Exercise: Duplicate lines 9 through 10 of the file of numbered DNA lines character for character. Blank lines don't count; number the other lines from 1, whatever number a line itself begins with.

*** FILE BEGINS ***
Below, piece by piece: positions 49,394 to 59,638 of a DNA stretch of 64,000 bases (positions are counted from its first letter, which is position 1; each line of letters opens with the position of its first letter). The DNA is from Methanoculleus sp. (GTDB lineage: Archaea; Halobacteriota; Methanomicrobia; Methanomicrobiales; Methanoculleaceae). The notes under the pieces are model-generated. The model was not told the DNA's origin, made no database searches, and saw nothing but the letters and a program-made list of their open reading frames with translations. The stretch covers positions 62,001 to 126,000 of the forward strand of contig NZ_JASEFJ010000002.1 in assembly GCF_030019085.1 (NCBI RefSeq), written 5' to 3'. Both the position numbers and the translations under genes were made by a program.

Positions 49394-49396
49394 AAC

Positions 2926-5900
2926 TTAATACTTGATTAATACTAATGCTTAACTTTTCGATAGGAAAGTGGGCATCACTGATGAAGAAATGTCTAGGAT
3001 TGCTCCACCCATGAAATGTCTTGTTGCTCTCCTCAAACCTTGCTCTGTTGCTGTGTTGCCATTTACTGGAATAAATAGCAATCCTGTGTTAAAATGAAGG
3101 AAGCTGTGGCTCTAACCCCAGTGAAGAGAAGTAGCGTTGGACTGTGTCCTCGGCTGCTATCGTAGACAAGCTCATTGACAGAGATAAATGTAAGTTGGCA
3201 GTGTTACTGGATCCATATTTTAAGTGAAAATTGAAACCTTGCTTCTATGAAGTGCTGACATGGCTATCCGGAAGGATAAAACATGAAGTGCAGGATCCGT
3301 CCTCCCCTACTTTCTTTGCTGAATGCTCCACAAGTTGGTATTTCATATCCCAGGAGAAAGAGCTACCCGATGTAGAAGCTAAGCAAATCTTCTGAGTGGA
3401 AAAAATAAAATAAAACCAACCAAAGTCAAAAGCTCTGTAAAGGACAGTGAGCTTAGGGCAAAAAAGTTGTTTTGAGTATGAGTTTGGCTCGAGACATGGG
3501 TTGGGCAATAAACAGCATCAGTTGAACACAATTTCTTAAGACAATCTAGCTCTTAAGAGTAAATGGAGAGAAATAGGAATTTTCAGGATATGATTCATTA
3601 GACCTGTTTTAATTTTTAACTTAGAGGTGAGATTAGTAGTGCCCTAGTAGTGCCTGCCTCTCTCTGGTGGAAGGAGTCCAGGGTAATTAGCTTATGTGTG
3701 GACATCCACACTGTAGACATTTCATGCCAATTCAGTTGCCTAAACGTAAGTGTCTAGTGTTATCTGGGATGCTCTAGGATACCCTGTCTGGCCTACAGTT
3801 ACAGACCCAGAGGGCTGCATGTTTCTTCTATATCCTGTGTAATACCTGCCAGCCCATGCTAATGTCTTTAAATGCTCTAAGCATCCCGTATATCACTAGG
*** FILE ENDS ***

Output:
3301 CCTCCCCTACTTTCTTTGCTGAATGCTCCACAAGTTGGTATTTCATATCCCAGGAGAAAGAGCTACCCGATGTAGAAGCTAAGCAAATCTTCTGAGTGGA
3401 AAAAATAAAATAAAACCAACCAAAGTCAAAAGCTCTGTAAAGGACAGTGAGCTTAGGGCAAAAAAGTTGTTTTGAGTATGAGTTTGGCTCGAGACATGGG